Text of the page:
Owen Alabado

Fabulous People: Owen Alabado

Owen Alabado is a self-described renaissance man. His considers his “main job” as the front-of-house manager of Trixie’s in Door County, while he is also an accomplished filmmaker and photographer and martial arts fitness teacher. As if that wasn’t enough: “The two years I have been in Door County I have started a nonprofit, Northern Door Pride; filmed a short film; and started an improv troupe, the Door County Knobs [as well as] a cabaret series and a dodgeball league. I recently finished a writing circle at Northern Sky Theater and I am in the middle of writing my first musical.” Learn about Owen Alabado…

Hometown: Janesville, WI

First job: At 13 years old, I worked as dishwasher at an Italian restaurant called Sam’s. When I was able to legally work, I worked at McDonald’s. Since I was so good with kids, at 17, I became the Playland Manager.

Favorite ways to spend your free time in WI: I love to hike. The trails up here are seriously the best. So much beauty. In summer, it’s a little crowded but still magical. Fall is the best. Right out of a fairytale. In winter, it is like hiking through Narnia. I also love a good game night and hosting karaoke at my house. Oh and throwing theme parties. I am the host with the most.

Your biggest accomplishment and why: In my 17 years in Los Angeles, I feel like my biggest accomplishment was writing/directing/producing my very own Web Series called “Dudes.” The series was loosely based off my personal life and standup comedy. I raised $7,000 to fund the series. It felt like I made my mark as a writer and actor. I got as far as pitching my show to a studio. We got pretty far but unfortunately didn’t make the cut. It did get picked up by Revry, a LGBTQ streaming service. Regardless, the heart and soul I put into that web series and what came out of it was a huge accomplishment.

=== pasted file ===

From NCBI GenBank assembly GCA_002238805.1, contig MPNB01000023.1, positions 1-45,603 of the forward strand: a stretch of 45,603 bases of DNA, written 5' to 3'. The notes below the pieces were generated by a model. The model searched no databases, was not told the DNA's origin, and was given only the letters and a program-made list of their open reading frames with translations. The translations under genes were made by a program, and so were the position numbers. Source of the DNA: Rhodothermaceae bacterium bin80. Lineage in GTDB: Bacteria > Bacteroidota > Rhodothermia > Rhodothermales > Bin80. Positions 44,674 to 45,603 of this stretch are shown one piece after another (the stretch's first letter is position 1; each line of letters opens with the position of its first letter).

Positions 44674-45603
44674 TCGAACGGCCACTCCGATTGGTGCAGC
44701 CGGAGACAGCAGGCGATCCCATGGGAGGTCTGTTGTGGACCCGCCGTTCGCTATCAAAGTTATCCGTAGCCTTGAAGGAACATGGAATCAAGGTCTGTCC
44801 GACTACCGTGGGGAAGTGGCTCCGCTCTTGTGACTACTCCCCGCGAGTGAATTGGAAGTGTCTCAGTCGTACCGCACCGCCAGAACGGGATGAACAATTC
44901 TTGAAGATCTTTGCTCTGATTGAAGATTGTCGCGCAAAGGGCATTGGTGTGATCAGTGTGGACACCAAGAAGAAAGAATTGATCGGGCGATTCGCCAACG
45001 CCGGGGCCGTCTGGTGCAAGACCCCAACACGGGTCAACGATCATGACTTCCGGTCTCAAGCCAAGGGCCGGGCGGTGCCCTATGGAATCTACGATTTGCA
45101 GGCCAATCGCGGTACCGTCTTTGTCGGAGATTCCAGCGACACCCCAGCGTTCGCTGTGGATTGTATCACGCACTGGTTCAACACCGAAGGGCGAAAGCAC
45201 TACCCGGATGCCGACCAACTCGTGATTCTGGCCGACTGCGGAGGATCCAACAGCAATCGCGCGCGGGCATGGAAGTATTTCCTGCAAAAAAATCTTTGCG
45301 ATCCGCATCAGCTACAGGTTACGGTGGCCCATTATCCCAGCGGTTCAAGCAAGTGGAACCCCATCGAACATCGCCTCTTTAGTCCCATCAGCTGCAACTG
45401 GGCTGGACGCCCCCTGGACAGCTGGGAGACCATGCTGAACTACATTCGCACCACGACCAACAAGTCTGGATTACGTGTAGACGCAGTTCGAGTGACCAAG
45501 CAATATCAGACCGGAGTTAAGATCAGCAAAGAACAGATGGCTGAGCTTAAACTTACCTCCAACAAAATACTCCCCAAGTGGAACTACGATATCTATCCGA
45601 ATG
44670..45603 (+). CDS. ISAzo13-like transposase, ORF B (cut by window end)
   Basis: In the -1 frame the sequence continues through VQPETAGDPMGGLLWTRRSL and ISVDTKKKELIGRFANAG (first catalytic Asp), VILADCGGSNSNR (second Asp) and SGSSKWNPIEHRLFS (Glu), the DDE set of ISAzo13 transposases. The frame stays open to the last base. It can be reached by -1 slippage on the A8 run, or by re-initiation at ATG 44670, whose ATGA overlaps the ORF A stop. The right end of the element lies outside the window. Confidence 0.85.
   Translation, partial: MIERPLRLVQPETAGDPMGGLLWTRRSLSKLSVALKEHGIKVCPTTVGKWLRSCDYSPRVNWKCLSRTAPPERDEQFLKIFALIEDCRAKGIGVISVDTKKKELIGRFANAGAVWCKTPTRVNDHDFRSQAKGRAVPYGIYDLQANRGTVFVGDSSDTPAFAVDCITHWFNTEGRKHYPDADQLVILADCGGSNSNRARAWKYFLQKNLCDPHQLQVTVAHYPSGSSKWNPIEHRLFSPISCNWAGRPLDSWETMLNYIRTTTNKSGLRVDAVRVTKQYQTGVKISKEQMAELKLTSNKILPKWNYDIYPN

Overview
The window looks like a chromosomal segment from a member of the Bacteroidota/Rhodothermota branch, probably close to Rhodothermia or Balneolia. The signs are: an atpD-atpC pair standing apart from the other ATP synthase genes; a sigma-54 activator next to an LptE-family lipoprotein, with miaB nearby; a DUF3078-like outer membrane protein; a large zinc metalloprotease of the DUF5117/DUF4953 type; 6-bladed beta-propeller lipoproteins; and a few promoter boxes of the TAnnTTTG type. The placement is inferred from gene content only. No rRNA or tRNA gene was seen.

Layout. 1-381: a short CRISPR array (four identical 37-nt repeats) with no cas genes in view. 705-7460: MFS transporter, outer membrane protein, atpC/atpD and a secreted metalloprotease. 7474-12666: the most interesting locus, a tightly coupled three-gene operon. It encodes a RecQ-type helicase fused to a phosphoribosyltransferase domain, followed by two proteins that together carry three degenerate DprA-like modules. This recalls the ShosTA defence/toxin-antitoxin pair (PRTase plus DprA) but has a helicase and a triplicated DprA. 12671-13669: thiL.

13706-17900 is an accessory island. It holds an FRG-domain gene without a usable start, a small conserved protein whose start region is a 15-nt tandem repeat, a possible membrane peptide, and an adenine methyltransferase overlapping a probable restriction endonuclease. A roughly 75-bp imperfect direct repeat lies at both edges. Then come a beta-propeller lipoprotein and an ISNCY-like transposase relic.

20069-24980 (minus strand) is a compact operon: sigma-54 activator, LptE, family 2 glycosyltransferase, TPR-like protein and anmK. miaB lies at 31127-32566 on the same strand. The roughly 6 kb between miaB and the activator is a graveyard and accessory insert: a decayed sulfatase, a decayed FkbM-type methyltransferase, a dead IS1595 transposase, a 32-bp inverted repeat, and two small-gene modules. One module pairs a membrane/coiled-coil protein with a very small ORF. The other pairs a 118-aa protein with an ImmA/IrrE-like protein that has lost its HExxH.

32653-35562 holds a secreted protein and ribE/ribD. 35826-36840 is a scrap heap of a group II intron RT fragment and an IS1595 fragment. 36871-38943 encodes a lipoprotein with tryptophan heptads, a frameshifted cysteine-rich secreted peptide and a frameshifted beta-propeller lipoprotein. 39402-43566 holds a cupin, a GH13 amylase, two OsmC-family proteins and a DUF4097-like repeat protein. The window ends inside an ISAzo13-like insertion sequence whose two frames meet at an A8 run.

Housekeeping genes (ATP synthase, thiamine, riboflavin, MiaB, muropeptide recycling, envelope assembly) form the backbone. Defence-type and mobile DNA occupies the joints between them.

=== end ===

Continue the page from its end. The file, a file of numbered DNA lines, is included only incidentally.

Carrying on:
The biggest obstacle you overcame: My biggest obstacle was definitely coming out of the closet back in the late 90’s in a small town in Wisconsin. At that time, there was no “Will and Grace” or role models or a lot of acceptance for LGBT people. I had death threats constantly, guys at school that would throw fruit at me, my grandmother had to change her number several times because of people calling. I was a tough kid. I fought for tolerance and acceptance. Sometimes I had to literally fight. That’s why I got into martial arts. I was loud and proud. I persevered. Some of the bullies became some of my best friends.

Someone who inspires you and why: My Lola. My grandmother. She inspired me to be better. I grew up in an alcoholic and chaotic environment. She was so giving and loving. I got my sense of humor from her. She had a passion for people that I also inherited. She recently passed. I miss her every day. 

Advice to someone pursuing a career path in what you do: There is always a way to do what you love. You may not get paid all the time for it. If you harness your craft, keep up with your creativity and surround yourself with other people who love you do, you will find success. 

Favorite quote: “In complete darkness we are all the same, it is only our knowledge and wisdom that separates us.” –Janet Jackson

Something someone would be surprised to learn about you: I am the oldest of eight kids. Five are adopted. My mom had me at 16. I was 13 when we adopted five kids; I had to grow up pretty fast. 

What makes someone fabulous: When you are unapologetically yourself. You light up the room when you walk in. When you are a people magnet. Putting a smile on people’s faces, having all those dreams you have to chased, while making the world a better place. 

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